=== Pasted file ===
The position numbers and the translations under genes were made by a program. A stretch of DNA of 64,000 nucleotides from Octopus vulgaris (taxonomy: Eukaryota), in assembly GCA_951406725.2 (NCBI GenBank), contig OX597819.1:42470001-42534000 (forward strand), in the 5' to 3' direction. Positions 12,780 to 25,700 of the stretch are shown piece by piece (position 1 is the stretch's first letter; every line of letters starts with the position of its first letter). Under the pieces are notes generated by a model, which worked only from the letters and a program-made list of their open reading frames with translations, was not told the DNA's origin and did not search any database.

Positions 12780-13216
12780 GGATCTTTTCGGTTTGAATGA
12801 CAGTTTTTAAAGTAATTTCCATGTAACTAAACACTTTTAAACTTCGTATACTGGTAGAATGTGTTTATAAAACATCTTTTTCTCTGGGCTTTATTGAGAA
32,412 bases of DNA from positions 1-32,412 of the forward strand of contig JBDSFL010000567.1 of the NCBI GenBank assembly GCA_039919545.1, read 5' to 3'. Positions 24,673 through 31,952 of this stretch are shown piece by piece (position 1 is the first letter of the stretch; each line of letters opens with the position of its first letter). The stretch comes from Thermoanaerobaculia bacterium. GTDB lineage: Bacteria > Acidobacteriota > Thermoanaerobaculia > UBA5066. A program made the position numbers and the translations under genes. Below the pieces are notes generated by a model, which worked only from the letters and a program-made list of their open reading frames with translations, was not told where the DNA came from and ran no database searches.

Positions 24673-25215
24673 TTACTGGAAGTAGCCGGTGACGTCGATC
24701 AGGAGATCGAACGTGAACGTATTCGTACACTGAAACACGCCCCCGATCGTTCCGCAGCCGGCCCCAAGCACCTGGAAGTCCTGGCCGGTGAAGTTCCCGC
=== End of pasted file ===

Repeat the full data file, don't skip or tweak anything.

The position numbers and the translations under genes were made by a program. A stretch of DNA of 64,000 nucleotides from Octopus vulgaris (taxonomy: Eukaryota), in assembly GCA_951406725.2 (NCBI GenBank), contig OX597819.1:42470001-42534000 (forward strand), in the 5' to 3' direction. Positions 12,780 to 25,700 of the stretch are shown piece by piece (position 1 is the stretch's first letter; every line of letters starts with the position of its first letter). Under the pieces are notes generated by a model, which worked only from the letters and a program-made list of their open reading frames with translations, was not told the DNA's origin and did not search any database.

Positions 12780-13216
12780 GGATCTTTTCGGTTTGAATGA
12801 CAGTTTTTAAAGTAATTTCCATGTAACTAAACACTTTTAAACTTCGTATACTGGTAGAATGTGTTTATAAAACATCTTTTTCTCTGGGCTTTATTGAGAA
32,412 bases of DNA from positions 1-32,412 of the forward strand of contig JBDSFL010000567.1 of the NCBI GenBank assembly GCA_039919545.1, read 5' to 3'. Positions 24,673 through 31,952 of this stretch are shown piece by piece (position 1 is the first letter of the stretch; each line of letters opens with the position of its first letter). The stretch comes from Thermoanaerobaculia bacterium. GTDB lineage: Bacteria > Acidobacteriota > Thermoanaerobaculia > UBA5066. A program made the position numbers and the translations under genes. Below the pieces are notes generated by a model, which worked only from the letters and a program-made list of their open reading frames with translations, was not told where the DNA came from and ran no database searches.

Positions 24673-25215
24673 TTACTGGAAGTAGCCGGTGACGTCGATC
24701 AGGAGATCGAACGTGAACGTATTCGTACACTGAAACACGCCCCCGATCGTTCCGCAGCCGGCCCCAAGCACCTGGAAGTCCTGGCCGGTGAAGTTCCCGC